Pakistan News

Senator calls for shifting drones from CIA to US military

Senator calls for shifting drones from CIA to US military

WASHINGTON/NEW YORK: A key US senator has demanded shifting the drone programme from the CIA to the American military even as media reports revealed that a presidential exemption allowed the agency to increase the air strikes in Pakistan.

Senator John McCain, who heads the Senate’s Armed Services Committee, told CNN that drone strikes against suspected enemy combatants on foreign soil should be run by the US military and not the Central Intelligence Agency.

Also read: Obama gave CIA 'secret waiver' for Pakistan drone strikes: report




“I think it should be conducted and oversight and administered by the Department of Defence,” said the senator, adding that he believed the military had the expertise to carry out these strikes more responsibly.

The CIA has come under tremendous pressure in the United States since last week, when President Barack Obama told his nation that CIA drones had mistakenly killed an American and an Italian aid workers. Mr Obama apologised and took full responsibility for the deaths.

Meanwhile, the Wall Street Journal reported on Monday that President Obama tightened rules for the CIA drone programme in 2013, but he secretly approved a waiver giving the agency more flexibility in Pakistan than anywhere.

The new rules, designed to reduce the risk of civilian casualties, required the CIA to ensure that proposed targets posed an imminent threat to the US. But the waiver “exempted the CIA from this standard in Pakistan”, the report said.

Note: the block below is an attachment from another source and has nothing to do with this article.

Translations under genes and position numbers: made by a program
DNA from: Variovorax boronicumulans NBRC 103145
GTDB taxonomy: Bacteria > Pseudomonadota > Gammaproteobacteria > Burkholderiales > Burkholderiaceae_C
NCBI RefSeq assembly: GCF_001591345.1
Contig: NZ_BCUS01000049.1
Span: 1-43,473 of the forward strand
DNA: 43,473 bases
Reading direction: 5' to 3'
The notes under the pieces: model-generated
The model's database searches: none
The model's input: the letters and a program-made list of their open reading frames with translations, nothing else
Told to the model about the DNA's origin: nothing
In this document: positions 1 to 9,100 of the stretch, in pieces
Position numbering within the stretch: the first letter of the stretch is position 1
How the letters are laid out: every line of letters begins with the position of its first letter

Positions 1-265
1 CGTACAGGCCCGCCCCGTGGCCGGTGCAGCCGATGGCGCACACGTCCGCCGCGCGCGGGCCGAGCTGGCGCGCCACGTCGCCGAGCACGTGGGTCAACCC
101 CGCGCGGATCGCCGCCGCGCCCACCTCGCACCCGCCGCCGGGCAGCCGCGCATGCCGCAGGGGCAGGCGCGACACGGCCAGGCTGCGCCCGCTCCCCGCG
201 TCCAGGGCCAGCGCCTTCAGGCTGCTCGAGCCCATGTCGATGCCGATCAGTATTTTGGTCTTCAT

Critics of the drone programme argue that if the agency had followed these restrictions in Pakistan as well, it could have avoided killing the two hostages, Warren Weinstein and Giovanni Lo Porto. Both were killed in a drone strike on a suspected Al Qaeda hideout where the two hostages were also kept.

After the death of the two hostages, President Obama ordered a review to ensure mistakes like this are not repeated.

But Senator McCain argued that this should have been done before the two hostages were killed.

“I think it was probably preventable, in that there was an obvious breakdown in intelligence. They didn’t know that they were there,” he said of the January drone strike.

In a separate report, The New York Times reported that the CIA had “quietly shifted” the head of its drone programme, Michael D’Andrea, to another job.

The officer, a converted Muslim, presided over the growth of CIA drone operations and hundreds of strikes in Pakistan and Yemen during nine years in the position.

Last month by Director CIA John O. Brennan, replaced Mr D’Andrea with Chris Wood, who has served as station chief in Kabul. Most recently, he supervised all CIA operations in Afghanistan and Pakistan.

Published in Dawn, April 28th, 2015

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